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3 Ways The Brain Handles Info

This article is from Eye on Sales with some key points about how our brains handle information (emphasis mine): It all goes back to how your brain is wired to work. Despite how advanced our technology has become, the brain inside your head is brilliantly primitive. There are really only three ways that our brain handles any information that it receives: If it’s boring or expected, the brain ignores it. If it’s too complex, the brain dramatically summarizes it. If it’s threatening, the brain makes you fight or run. So what you’re saying doesn’t really matter. Especially if the brain in the person listening to you is feeling threatened or… Read More

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A Not So Amazing Stat

Just read a resume that boldly stated, “Made over 500 cold calls in 1 year.” One year. In my younger days, I was in sales jobs that required at least 50 cold calls a day so cranking out 500 in a year is…underwhelming.

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Emotional Decision Making

This excerpt is from the Herman Trend Alert and it highlights a very important fact for all salespeople (emphasis mine): "Loyalty will focus more on emotions than on rational, incentive-based initiatives." According to behavioral economists, economic decision-making is 70 percent emotional and 30 percent rational. Thus, the loyalty programs that touch us emotionally will work the best; those that focus on the emotional side of the decision making process will create connected, passionate, and engaged customers. Expect to see more emotional appeals that involve our families, relationships, those in need, etc. I’m going to breeze right past the “behavioral economists” title (sounds like a great description for a salesperson) and… Read More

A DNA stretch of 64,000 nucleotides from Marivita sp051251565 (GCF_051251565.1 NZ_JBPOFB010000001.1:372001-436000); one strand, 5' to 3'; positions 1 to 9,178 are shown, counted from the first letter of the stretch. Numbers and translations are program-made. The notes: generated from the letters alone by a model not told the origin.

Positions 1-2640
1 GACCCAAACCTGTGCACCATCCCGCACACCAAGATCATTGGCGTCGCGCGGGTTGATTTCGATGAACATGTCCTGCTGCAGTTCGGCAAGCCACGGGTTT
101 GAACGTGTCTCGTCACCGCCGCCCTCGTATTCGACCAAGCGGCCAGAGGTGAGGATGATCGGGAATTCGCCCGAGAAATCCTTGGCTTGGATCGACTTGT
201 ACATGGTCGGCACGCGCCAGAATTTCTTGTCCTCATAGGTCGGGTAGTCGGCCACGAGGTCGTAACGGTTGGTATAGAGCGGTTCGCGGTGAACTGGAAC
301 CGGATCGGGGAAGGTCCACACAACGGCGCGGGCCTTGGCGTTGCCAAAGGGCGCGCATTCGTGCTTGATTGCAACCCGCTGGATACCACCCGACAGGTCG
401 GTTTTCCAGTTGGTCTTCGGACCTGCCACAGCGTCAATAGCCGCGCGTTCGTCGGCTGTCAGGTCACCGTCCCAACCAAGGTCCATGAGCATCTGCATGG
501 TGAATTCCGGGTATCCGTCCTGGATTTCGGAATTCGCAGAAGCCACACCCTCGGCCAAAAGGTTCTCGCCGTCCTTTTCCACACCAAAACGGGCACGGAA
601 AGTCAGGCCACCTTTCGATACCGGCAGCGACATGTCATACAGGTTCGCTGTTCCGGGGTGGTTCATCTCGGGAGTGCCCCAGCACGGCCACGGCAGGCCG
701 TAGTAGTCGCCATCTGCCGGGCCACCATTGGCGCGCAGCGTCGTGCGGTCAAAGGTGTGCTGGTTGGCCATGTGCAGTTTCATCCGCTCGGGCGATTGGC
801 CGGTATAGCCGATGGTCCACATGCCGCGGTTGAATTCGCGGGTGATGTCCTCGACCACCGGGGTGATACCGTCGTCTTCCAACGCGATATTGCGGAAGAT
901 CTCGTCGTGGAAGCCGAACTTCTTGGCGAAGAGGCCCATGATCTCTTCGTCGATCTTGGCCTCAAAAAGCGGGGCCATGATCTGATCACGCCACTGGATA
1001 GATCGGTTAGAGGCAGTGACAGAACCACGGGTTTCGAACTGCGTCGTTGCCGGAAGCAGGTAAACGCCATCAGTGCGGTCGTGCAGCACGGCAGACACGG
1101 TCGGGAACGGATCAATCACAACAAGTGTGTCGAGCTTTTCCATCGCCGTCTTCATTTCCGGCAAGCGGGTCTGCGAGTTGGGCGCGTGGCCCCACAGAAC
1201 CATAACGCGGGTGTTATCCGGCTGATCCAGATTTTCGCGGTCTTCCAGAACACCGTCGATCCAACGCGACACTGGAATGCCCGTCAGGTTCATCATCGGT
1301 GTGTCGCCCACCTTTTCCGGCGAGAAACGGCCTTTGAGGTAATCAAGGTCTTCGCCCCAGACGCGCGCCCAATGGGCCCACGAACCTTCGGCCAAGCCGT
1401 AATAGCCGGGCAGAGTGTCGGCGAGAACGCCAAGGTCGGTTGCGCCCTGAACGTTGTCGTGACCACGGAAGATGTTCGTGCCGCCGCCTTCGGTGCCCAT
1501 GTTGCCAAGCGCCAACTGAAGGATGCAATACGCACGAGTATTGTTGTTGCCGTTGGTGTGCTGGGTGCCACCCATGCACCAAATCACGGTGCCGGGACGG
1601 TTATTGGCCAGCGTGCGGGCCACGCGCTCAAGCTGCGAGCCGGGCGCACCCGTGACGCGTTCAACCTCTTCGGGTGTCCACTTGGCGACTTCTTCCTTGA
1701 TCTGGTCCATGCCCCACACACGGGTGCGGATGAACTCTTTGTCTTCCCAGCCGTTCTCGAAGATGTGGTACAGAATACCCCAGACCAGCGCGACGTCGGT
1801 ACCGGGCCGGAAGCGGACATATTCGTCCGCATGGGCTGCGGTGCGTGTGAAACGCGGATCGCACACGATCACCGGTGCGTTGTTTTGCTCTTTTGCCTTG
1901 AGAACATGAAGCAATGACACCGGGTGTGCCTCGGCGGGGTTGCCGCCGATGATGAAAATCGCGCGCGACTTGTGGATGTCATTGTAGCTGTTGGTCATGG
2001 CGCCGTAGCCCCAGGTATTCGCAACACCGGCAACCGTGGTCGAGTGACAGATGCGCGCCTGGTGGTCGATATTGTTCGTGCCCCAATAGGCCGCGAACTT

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ROE Over ROI

Here is a somewhat ethereal concept I have been encountering in this present economy.  It starts with this – return on investment (ROI).  ROI has been the backbone of sales since time immortal.  This is the basis of sales in that customers pay the money to receive the solution.  As long as the customer views the return on their investment as greater than the investment, they will make the purchase (generally speaking). The top-performing salespeople possess this motivation pattern (called Utilitarian).  They view prospects in terms of ROI – how much return ($) will I receive if I invest time to close them.  This principle has changed in the present… Read More

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Selling Through Cycles

A thought I had about sales approaches based on economic conditions: Booming Economy – Salespeople should focus their message (value proposition) on efficiency and velocity.  Their solution should essentially provide an improvement in productivity. Recessionary Economy – Salespeople should focus their message on reducing waste/improving profits.  Their solution should provide a method for getting more out of what the customer has today. Perhaps I am oversimplifying things, but I think this approach has merit.